Caradoc stared toward the coast, frowning, with the old familiar look of pain coming into his eyes. His hearer and his extemporaneous lecture plainly slipped out of his mind.

"You've been along here before," suggested Madden with a hope of diverting Smith's mind.

"Oh, yes," replied the Englishman gloomily.

"Sailor, perhaps?"

"Yes."

"Not another dry dock, I trust," laughed Madden, turning to work.

"No."

"Windjammer?"

"Yes."

Leonard nodded at his painting. "Fishing smack, I'll bet."

The cross-questioning was interrupted by a raucous voice overhead, and both boys looked up to see the mate's thick torso hanging over the rail. He was shaking his fist at the tall Englishman.

"W'ot you think we brought you along for?" he bawled savagely. "To give lectures? If you don't paint and quit blowin', you win' bag, I'll ship you at Penzance!"

Caradoc's face went white, leaving threadlike purple veins showing on nose and cheeks. "I'm willing to do my duty," he said with a quiver in his tone. He glanced at his empty paint bucket. "If I'm to work, bring me paint—I'm out!"

Caradoc seemed to be able to make the mate madder and do it quicker than anyone else.

"Paint! Bring you paint!" roared Malone, apoplectic. "Git out an' git your paint, or I'll put a longer, uglier head than that on your shoulders."

Caradoc gave a shrug, stooped for the bucket, then began composedly climbing the ladder straight at the sputtering officer.

"Be careful there, Smith," warned Madden in an undertone; "he'd as soon as not slug you without giving you a dog's chance."

Caradoc said nothing but continued his climbing. The men on the platform fore and aft ceased work, watching the mate and the climbing man intently. The silence following the usual drone of conversation was noticeable.

Caradoc was just reaching up to climb into Malone, when at that moment something happened that drew and held everybody's attention.

The whole face of the sea around the dock broke into a sort of sputtering. The ocean seemed to boil. To his astonishment, Madden saw the commotion was caused by millions of small fishes leaping and running along the surface.

Cries came from all over the dock at once: "Pilchards! Pilchards are shoaling! Pilchards are shoaling!"

The few gulls in the sky now seemed to multiply and settled in a fluttering cloud to strike such easily captured food. Among the press of little fish leaped cod, hake, dog fish, all feasting on the annual migration of the pilchards. The crew on the dock scrambled up and over the sides, flung down boxes, buckets, anything and scooped the fish from the sea.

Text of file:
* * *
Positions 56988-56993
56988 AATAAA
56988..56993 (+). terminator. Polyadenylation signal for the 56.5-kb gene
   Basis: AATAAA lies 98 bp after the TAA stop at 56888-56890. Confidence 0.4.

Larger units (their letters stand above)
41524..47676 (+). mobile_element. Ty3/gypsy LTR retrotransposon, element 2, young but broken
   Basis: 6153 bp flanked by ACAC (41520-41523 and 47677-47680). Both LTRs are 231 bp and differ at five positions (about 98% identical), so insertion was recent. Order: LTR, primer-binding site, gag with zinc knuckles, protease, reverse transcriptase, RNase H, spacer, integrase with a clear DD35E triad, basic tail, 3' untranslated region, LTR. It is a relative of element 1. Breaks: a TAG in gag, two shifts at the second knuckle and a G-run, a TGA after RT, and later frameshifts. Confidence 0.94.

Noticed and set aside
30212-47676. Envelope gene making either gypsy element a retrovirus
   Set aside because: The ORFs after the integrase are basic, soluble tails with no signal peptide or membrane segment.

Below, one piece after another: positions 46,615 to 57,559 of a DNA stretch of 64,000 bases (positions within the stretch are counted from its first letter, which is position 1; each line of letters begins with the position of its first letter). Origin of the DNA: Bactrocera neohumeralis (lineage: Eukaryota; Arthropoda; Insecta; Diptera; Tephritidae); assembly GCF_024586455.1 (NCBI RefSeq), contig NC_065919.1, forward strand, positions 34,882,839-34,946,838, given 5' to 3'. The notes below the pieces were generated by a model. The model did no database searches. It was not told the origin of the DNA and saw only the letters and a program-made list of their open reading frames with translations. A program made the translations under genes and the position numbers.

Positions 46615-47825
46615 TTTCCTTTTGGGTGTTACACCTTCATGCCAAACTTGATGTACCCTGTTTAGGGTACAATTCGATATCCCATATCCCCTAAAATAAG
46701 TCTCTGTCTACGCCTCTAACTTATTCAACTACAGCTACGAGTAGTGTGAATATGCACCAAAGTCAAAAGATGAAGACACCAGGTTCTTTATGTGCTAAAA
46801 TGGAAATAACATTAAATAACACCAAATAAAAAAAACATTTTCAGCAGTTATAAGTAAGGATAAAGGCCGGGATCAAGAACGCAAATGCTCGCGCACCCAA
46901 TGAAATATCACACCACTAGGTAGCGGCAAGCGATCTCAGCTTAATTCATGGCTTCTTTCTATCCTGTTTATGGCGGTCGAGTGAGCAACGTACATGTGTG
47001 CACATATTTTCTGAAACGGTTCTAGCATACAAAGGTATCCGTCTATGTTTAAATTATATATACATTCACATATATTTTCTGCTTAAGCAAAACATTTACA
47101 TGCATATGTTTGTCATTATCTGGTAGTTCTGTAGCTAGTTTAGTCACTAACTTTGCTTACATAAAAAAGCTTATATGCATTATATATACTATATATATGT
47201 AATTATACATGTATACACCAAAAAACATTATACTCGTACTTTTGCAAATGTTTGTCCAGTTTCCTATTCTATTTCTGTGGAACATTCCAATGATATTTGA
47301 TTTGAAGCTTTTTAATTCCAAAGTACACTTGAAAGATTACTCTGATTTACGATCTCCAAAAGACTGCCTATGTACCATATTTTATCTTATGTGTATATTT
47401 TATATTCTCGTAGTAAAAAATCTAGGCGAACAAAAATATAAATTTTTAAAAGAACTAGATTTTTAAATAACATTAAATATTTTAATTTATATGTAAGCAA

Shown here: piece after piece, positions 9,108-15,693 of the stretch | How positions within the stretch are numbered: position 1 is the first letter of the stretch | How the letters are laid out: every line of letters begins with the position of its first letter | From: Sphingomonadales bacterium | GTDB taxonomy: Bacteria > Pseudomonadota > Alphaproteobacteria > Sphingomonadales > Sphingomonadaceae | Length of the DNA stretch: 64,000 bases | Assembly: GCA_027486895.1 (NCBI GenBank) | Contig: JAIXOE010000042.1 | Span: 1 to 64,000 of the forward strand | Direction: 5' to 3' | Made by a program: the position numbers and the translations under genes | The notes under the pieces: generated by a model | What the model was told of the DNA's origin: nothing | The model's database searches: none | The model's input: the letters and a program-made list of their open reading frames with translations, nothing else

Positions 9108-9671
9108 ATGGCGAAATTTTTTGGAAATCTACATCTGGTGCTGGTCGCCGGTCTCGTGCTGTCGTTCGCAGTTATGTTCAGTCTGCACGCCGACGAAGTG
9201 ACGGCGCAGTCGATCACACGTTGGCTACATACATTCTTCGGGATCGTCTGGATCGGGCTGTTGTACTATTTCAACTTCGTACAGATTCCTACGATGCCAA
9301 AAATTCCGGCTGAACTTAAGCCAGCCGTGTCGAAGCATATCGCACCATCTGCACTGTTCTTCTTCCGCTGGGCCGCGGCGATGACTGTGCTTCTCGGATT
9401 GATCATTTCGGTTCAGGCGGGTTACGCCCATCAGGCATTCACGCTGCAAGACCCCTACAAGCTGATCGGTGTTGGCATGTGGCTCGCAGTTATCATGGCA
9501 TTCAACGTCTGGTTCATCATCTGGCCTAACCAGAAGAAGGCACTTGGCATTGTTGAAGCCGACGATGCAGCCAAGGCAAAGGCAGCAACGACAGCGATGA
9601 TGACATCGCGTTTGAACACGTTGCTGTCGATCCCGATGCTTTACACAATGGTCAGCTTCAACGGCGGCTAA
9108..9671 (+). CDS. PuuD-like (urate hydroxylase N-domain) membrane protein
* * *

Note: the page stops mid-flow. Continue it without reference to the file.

The diversion saved the Englishman from any bellicose intention of the mate, who hurried off to take a hand in the sport. Madden sat on his platform watching the fun, for it was a remarkable sight. Caradoc swung around on the ladder facing Leonard.

"There, Madden," he cried, "is a sight characteristic of no other sea. Every season Cornish fisheries capture millions of these fish. They pickle 'em, can 'em. They even sell them to you Yankees for sardines. You are fortunate to have seen this phenomenon."

Leonard studied the novel sight. Hundreds of fishing smacks converged on the area where the pilchards were breaking, their red sails glowing warmly against the green of the land and the blue of the sea. Gulls whirled about the tall dock, filling the air with thin creakings. Madden admired the sudden picturesque activity. Some of the smacks were so close now that he could see their long trawls stringing out behind, and little figures running about their decks, winding in nets, bringing in a flood of silver fishes.

The metallic noise of the gulls grew so loud as to blanket all else. In the midst of this fluttering and shrieking, Leonard heard the shouting of human voices. He paid little attention. Then some of the men on top of the dock's side began yelling. At that moment, Caradoc shouted down Madden's name. Madden looked up. On the instant the swinging platform under him tipped violently.

Next moment, Madden saw right beneath him a smack. The vessel was floating by, and the peak of its boom scraped the high iron wall of the dock. This boom had struck his platform.